Tuesday, November 26, 2019

The Reason for the Season (of Advent)


             During this season of Advent, my spiritual reading will be devoted to the work of The Rev. Fleming Rutledge who recently published a book entitled: Advent: The Once and Future Coming of Jesus Christ. The publication is a compilation of Rutledge’s Advent sermons, writings, and teachings. For those who are unfamiliar with Rutledge, she is considered not only one of the best Episcopal preachers but also one of the best preachers in the United States.
            In her book Advent, it is clear that Rutledge is interested in recapturing the original meaning of the Advent season. Rutledge says, “For many years, I thought that, during Advent, one was supposed to pretend that Jesus hadn’t been born, so that we would be more excited when Christmas came…In Advent, we don’t pretend…we take a good hard look at the darkness we are in now…so that we will understand with utmost clarity that our great and only hope is in Jesus’s final victorious coming.”
            If you look at the lectionary readings for the season, you will notice that the first Sunday’s focus is on the second coming of Christ – not Christmas. In addition, the second and third Sundays focus on John the Baptist’s witness to the Jesus Christ who is already born and about to begin his public ministry. Only on the fourth Sunday of Advent do we get a prelude to Christmas when we hear about Mary, Joseph, and/or Elizabeth. 
In addition, there are only 2 hymns in the hymnal that portray Advent as the season when we wait for the birth of Jesus – the rest look toward Jesus’s final victorious coming. Another clue that helps us understand the original intent of Advent is discerned when we look at what the word Advent actually means. The word Advent is taken from the Latin word Adventus which can be translated into “Second Coming.”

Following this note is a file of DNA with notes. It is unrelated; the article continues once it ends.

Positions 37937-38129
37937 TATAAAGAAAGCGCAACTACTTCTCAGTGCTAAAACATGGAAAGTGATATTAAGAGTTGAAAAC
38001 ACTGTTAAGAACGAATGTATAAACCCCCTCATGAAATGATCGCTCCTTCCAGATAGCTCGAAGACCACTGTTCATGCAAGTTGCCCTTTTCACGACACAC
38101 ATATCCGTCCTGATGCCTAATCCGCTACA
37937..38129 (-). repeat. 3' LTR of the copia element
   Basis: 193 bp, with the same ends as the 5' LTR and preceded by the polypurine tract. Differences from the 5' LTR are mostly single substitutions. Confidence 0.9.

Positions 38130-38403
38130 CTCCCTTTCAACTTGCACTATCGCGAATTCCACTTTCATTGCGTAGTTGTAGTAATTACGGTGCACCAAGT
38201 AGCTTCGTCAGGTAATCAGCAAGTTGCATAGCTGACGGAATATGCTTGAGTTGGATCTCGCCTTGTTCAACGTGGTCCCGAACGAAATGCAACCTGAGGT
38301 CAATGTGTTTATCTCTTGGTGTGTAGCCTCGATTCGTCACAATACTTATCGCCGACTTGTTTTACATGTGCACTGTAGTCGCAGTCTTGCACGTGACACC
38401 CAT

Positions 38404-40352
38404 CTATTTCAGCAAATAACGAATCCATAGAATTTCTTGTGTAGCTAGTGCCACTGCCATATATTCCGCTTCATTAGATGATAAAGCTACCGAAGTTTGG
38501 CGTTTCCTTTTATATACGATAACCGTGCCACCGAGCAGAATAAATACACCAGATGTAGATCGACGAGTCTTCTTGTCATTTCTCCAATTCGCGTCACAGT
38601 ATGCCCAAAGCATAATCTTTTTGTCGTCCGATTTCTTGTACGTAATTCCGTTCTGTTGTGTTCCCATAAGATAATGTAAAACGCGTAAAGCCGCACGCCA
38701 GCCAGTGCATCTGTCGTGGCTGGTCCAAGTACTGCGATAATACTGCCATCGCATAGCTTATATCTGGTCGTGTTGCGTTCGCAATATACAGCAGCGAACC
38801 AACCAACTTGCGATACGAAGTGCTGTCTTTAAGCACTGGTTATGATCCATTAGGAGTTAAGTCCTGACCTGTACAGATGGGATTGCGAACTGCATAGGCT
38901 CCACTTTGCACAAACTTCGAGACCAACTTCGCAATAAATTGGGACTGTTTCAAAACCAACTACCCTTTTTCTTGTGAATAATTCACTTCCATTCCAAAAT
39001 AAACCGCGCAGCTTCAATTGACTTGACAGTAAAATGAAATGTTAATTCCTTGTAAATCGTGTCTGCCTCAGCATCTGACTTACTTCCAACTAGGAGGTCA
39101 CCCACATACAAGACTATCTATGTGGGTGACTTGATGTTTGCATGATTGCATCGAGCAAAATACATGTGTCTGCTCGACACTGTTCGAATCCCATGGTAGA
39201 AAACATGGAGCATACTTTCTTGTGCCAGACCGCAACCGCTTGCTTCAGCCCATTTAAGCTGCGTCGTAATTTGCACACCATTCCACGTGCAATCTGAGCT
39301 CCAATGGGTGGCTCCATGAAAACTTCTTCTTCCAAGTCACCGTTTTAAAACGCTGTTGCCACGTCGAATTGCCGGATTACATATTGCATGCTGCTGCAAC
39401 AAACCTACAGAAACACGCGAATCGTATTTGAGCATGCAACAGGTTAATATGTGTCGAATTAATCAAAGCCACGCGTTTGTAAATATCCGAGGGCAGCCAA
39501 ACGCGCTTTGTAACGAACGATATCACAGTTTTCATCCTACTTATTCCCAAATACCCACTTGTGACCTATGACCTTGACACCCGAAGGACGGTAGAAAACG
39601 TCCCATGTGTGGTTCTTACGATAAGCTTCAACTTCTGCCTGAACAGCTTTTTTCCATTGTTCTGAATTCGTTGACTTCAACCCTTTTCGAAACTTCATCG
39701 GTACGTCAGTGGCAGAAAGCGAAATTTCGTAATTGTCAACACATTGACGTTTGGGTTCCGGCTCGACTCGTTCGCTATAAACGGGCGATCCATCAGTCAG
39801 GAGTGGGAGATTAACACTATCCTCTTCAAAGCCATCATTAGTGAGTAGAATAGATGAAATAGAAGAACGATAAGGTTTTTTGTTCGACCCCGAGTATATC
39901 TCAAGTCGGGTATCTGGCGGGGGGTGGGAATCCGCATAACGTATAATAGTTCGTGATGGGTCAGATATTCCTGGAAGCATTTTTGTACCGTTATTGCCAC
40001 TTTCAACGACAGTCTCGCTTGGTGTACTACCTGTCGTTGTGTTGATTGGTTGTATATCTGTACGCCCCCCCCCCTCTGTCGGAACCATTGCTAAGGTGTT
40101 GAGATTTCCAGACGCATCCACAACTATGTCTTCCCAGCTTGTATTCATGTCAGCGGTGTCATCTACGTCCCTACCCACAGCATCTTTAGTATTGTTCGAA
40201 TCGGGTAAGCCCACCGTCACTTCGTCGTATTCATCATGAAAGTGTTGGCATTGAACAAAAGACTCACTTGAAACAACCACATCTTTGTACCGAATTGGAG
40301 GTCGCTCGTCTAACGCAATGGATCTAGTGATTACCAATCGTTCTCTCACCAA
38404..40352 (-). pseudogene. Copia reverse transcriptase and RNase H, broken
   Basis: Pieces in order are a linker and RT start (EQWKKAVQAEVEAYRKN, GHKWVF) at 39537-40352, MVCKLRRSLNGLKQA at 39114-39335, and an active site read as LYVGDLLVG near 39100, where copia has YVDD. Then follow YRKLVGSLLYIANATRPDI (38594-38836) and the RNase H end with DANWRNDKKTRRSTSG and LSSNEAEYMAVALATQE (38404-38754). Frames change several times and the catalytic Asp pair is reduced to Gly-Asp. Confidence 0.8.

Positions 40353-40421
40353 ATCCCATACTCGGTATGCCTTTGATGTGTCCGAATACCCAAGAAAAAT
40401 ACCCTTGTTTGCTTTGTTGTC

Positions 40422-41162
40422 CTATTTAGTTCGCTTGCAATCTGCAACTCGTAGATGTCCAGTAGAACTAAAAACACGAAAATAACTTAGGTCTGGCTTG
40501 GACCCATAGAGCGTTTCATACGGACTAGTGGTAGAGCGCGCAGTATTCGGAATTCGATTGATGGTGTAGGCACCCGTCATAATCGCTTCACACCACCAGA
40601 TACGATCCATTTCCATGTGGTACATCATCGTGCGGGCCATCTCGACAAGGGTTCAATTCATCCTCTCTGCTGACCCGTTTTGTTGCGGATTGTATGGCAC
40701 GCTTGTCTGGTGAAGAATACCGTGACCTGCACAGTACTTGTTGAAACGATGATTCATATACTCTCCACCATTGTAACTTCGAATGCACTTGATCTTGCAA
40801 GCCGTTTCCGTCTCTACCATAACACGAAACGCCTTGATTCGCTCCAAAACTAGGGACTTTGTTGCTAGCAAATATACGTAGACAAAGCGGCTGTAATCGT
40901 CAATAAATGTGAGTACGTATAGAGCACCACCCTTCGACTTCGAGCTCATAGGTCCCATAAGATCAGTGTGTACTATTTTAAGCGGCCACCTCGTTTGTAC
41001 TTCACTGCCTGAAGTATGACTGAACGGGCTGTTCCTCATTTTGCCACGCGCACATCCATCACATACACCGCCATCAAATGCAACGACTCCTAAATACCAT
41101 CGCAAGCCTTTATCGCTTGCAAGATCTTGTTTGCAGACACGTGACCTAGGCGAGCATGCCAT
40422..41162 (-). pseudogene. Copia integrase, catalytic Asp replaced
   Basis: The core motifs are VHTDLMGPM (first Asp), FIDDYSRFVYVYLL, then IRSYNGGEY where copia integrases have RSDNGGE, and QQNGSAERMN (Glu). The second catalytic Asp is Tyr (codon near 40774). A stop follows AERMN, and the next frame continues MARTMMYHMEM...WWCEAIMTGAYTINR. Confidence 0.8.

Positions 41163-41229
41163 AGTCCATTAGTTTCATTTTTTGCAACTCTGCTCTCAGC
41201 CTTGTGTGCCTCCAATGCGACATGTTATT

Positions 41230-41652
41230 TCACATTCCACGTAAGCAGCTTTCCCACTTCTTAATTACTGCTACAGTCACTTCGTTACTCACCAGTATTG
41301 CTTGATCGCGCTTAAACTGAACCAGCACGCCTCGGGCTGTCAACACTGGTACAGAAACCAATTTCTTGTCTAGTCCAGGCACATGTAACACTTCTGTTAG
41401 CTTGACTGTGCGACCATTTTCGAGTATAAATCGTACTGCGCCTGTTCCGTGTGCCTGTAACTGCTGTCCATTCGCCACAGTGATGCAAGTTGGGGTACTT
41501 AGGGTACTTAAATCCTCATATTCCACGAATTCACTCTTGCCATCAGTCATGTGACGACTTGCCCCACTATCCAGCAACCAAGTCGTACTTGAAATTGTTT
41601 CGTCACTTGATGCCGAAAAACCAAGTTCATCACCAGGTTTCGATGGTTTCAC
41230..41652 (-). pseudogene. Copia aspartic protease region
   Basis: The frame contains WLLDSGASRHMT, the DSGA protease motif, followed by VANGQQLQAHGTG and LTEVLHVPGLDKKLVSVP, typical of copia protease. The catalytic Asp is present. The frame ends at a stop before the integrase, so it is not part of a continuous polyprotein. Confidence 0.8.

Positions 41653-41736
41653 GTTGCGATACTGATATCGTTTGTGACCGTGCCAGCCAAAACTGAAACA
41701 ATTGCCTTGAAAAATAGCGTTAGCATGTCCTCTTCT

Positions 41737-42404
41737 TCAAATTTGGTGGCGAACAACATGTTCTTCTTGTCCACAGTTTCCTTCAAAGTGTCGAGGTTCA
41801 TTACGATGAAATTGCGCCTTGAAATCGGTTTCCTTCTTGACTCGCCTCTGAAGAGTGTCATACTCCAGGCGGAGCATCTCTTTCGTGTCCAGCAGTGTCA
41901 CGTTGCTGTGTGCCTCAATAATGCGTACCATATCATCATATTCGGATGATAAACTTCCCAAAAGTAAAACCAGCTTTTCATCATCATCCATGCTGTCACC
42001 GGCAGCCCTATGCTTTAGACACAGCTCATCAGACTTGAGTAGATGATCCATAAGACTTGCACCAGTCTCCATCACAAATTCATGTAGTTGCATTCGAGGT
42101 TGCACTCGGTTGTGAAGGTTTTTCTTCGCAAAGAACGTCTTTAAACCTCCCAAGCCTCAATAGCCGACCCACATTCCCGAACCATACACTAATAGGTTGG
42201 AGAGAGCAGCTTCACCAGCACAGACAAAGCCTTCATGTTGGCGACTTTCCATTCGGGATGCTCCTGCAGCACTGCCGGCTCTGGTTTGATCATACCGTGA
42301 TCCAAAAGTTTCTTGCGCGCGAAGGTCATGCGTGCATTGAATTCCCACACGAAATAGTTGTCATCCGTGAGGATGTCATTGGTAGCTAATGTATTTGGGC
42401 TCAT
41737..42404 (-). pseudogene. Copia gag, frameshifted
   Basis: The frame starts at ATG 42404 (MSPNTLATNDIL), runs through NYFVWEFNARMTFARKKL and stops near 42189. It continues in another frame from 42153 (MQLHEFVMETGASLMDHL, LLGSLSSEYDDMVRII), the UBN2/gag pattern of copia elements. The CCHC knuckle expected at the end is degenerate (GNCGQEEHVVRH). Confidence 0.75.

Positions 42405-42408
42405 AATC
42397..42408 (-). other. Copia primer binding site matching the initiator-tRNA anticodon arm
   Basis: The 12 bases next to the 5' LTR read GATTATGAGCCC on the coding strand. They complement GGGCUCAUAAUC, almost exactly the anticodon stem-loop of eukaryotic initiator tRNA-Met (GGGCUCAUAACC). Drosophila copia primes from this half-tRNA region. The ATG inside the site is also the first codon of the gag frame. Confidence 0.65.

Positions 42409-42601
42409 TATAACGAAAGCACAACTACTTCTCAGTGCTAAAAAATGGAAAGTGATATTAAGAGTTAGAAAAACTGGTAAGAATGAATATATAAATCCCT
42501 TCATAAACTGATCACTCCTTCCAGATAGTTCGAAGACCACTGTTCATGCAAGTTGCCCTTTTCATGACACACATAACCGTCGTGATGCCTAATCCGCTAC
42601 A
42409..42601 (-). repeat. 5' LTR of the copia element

As the consumerism of Christmas has grown over the years, it is nearly impossible to observe the original intent of Advent. In secular culture, the season leading up to Christmas has grown into a three-month event beginning in October when decorations are put up at department stores! Between parties and pageants and plays and shopping lists, who has time to keep awake and watch for the Second Coming of Christ? During this season of darkness, we are flooded with lights and sounds that distract us from the true light – Jesus Christ.
Rutledge names the tension of this time for Christians saying, “Christianity is under attack from every quarter – not least from within its own ranks as we become more and more indistinguishable from everybody else – but the commanding voices of the prophets and apostles are still capable of lifting us out of the culture wars onto a plane that not even the most cynical Jesus-basher can successfully besiege.”  In other words, Advent is a season when Christians have the opportunity to remember how we have been set apart to point to the kingdom that is come.
John the Baptist calls us to repent. Quite simply, we are called to turn away from the promises of our earthly kingdoms and toward the promises of Christ whose kingdom is (being) established on earth as it is in heaven. Or as Rutledge says, “John the Baptist’s lonely, austere style of life bears witness to a reality that is coming, a reality that will expose all worldly realities, all earthly conditions, all human promises as fraudulent and transitory.” And by revealing our earthly kingdoms as counterfeit, Christ gives us the grace to turn toward the kingdom that has no end.    
During this season of Advent, may you grow more alive to the truth that the only One who can save you (and us) from the darkness is the One who is not of the world but the One who is coming into the world.